Ethics Commission staff is in the process of drafting implementing regulations as well as updating its Lobbyist Manual and its online training, and will provide more detailed guidance regarding the recent amendments in the near future. In the meantime, you may contact the Ethics Commission if you have any questions at (415) 252-3100 or

Wednesday, July 16, 2014

Now Available - The San Francisco 2013 Downtown Plan Annual Monitoring Report

The San Francisco Planning Department's Downtown Annual Monitoring Report for 2013 is now available online.

It summarizes business and development trends affecting downtown San Francisco as required by SF Administrative Code, Chapter 10E, and reviews data for 2013. It notes changes in the amount of commercial space, employment, housing production, parking supply, collection and use of fees and other revenues relative to the objectives of the Downtown Plan and mandated monitoring requirements.

It notes changes in the amount of commercial space, employment, housing production, parking supply, collection and use of fees and other revenues relative to the objectives of the Downtown Plan and mandated monitoring requirements.

In summary, the report found that Downtown San Francisco continued to be a resilient district for the city and the region in 2013, largely because of Downtown Plan polices. Adopted in 1985, these policies have enhanced Downtown San Francisco’s physical qualities and strengthened its position as a regional commercial center. The annual changes in Downtown land use, employment and transportation trends are summarized in the first four pages of the report, in the section entitled “2013 Summary & InfoGraphic.”

In addition, the report indicated that the downtown and citywide economy continues to recover as evidenced by increasing development and rents, declining vacancy rates, and growing employment, tax revenue and use fees. The report indicates that the economy is recovering downtown and citywide as evidenced by rebounding development, declining vacancy rates, increasing rents, stabilizing employment, growing tax revenue and use fees, high transit use, and stable mode share.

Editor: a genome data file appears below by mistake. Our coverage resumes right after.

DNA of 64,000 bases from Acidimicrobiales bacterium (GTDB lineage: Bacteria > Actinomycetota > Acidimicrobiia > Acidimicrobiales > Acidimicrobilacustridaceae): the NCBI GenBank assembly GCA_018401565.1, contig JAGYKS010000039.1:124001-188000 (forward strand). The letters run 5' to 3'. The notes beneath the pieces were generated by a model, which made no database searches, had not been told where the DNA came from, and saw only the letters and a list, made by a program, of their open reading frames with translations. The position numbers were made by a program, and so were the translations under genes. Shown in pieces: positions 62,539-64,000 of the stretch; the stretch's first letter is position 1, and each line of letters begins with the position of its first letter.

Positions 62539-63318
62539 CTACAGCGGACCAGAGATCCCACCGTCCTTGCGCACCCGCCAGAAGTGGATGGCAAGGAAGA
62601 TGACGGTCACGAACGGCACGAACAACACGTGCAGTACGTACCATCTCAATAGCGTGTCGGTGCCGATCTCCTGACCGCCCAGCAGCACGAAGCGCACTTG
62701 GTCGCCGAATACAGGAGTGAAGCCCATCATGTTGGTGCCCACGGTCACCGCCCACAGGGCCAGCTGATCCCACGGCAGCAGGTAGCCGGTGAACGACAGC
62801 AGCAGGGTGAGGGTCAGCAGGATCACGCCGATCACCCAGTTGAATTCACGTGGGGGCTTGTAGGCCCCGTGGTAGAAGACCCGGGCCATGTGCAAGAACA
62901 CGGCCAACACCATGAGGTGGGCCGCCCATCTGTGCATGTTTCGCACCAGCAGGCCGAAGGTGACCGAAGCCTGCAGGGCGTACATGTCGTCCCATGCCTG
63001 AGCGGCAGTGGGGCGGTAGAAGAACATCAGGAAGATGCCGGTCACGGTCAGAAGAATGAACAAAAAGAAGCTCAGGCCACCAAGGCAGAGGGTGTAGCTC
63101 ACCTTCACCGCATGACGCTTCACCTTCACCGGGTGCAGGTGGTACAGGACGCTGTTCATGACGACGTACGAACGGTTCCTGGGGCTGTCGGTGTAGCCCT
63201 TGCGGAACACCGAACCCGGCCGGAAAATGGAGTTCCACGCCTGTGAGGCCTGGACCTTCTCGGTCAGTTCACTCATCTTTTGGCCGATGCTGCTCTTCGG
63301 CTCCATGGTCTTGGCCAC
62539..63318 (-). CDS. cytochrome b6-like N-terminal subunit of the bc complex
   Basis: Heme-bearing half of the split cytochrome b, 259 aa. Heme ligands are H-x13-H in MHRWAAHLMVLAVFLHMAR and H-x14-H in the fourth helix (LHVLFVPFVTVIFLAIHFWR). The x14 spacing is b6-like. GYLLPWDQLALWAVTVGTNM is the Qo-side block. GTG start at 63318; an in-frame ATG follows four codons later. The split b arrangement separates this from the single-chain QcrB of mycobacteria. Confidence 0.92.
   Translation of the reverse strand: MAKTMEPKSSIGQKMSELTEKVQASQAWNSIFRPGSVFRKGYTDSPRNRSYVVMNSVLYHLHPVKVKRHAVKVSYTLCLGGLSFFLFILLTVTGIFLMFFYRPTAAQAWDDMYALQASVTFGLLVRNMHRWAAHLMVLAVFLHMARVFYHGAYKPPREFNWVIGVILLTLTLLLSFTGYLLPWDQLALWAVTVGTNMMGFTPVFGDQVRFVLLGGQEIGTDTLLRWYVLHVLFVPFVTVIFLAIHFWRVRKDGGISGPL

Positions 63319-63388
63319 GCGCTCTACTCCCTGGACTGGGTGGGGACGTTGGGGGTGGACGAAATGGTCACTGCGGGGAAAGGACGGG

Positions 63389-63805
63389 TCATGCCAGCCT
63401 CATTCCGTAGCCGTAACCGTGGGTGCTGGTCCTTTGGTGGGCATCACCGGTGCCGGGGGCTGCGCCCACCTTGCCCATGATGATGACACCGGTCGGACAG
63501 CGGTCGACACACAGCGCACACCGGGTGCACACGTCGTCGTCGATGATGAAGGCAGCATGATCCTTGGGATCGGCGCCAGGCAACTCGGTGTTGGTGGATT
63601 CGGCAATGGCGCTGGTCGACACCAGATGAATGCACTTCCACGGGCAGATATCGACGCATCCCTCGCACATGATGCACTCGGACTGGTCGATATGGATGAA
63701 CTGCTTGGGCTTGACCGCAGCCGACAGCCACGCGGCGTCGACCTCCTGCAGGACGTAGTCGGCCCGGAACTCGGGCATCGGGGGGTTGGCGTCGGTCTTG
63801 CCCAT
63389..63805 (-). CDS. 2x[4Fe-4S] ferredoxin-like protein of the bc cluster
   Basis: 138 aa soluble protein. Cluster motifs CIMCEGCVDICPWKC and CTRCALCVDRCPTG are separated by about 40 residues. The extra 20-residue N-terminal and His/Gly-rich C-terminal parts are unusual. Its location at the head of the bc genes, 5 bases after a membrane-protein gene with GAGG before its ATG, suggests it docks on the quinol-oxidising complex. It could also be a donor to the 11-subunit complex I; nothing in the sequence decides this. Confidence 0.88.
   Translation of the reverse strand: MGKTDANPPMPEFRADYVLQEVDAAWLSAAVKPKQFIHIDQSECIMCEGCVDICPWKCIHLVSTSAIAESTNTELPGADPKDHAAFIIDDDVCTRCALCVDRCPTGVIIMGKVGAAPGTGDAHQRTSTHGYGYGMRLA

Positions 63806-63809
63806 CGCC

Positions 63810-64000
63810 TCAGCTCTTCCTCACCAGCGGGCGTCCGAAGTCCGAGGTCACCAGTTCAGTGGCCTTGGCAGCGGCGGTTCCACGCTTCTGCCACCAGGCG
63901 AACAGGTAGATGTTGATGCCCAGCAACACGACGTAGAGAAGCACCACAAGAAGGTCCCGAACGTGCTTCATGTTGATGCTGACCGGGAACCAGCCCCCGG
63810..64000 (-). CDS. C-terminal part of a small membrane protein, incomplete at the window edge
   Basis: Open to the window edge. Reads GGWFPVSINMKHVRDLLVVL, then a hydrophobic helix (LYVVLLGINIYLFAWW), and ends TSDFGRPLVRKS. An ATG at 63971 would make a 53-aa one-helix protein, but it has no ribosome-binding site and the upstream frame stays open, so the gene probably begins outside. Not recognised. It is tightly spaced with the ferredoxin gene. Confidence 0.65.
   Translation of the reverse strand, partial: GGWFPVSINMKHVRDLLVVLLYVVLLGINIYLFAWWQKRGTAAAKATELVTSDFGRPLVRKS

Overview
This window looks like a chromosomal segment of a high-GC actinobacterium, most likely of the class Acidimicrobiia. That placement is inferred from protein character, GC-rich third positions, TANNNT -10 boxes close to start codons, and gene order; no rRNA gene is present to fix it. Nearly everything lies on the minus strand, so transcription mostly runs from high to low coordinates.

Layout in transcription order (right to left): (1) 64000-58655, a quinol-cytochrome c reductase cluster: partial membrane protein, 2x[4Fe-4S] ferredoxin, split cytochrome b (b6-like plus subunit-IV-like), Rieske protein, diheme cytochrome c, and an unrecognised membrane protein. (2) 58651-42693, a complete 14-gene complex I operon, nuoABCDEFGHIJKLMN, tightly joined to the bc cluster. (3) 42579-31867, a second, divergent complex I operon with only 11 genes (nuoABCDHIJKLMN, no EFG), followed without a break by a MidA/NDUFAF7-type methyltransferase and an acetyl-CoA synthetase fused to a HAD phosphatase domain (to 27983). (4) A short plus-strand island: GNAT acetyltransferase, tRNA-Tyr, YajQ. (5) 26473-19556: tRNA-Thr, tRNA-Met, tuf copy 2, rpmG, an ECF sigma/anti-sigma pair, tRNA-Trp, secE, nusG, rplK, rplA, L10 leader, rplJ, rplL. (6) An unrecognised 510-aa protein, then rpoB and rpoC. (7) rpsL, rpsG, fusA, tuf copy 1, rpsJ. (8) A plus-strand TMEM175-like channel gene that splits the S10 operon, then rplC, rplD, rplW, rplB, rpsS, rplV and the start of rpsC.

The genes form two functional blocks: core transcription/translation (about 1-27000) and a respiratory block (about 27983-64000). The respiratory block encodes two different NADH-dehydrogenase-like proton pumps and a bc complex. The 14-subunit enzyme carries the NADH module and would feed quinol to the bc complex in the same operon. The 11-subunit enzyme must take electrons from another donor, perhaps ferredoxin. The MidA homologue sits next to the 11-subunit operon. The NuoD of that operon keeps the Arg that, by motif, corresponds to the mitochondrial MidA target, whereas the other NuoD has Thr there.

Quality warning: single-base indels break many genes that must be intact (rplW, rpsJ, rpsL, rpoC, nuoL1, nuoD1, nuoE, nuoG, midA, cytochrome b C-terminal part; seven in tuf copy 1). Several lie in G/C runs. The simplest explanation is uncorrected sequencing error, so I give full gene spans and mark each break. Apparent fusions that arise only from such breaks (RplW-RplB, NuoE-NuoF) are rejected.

Tuesday, July 1, 2014

UPDATE: BOMA SF-PAC June Election Primary Update

UPDATE - July 1, 2014

BOMA San Francisco Members:

The June 3rd primary election yielded interesting results for San Francisco.

With regard to BOMA SF-PAC's endorsements (as detailed in our previous blog post, below):
  • Proposition A  passed overwhelmingly, with the support of both the business and labor communities;
  • Proposition B also passed and the voters' decision that may restrain future development on Port of San Francisco property, a limitation that BOMA and many  business and labor organizations opposed;
  • BOMA was pleased that San Francisco Board President David Chiu finish strongly in his run against San Francisco Supervisor David Campos for the California Assembly.  Your BOMA SF-PAC will continue to support Supervisor Chiu in November for the final round against his colleague at the Board of Supervisors.

Original Post - March 31, 2014

BOMA San Francisco Members:

The BOMA San Francisco Political Action Committee has been working diligently to promote good government in San Francisco.  The following is a brief update of the BOMA SF-PAC board members' efforts regarding the June 3, 2014 Statewide Direct Primary Election.  
  • Proposition B - OPPOSE
    • Waterfront Height Limit Initiative
    • Rationale
      • The initiative undermines longstanding civic planning efforts to improve the waterfront and seeks to take away uniform protections of the bay and view from the Bay Conservation and Development Commission.